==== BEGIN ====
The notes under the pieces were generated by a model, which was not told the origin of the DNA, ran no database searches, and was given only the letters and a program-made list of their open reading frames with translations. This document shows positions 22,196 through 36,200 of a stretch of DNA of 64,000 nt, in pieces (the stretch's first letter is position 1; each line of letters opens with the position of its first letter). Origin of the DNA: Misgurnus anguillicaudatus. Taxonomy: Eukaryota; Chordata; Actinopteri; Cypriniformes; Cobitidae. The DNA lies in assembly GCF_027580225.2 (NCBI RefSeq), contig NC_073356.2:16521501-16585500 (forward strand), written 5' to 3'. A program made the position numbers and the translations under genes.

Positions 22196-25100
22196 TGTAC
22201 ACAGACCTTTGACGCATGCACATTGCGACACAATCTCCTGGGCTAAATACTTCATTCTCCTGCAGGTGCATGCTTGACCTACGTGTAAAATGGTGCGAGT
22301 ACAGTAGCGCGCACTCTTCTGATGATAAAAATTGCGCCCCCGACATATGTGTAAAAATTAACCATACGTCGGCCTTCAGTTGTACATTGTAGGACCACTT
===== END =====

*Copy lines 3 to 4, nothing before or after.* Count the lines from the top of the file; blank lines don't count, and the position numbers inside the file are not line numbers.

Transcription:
22196 TGTAC
22201 ACAGACCTTTGACGCATGCACATTGCGACACAATCTCCTGGGCTAAATACTTCATTCTCCTGCAGGTGCATGCTTGACCTACGTGTAAAATGGTGCGAGT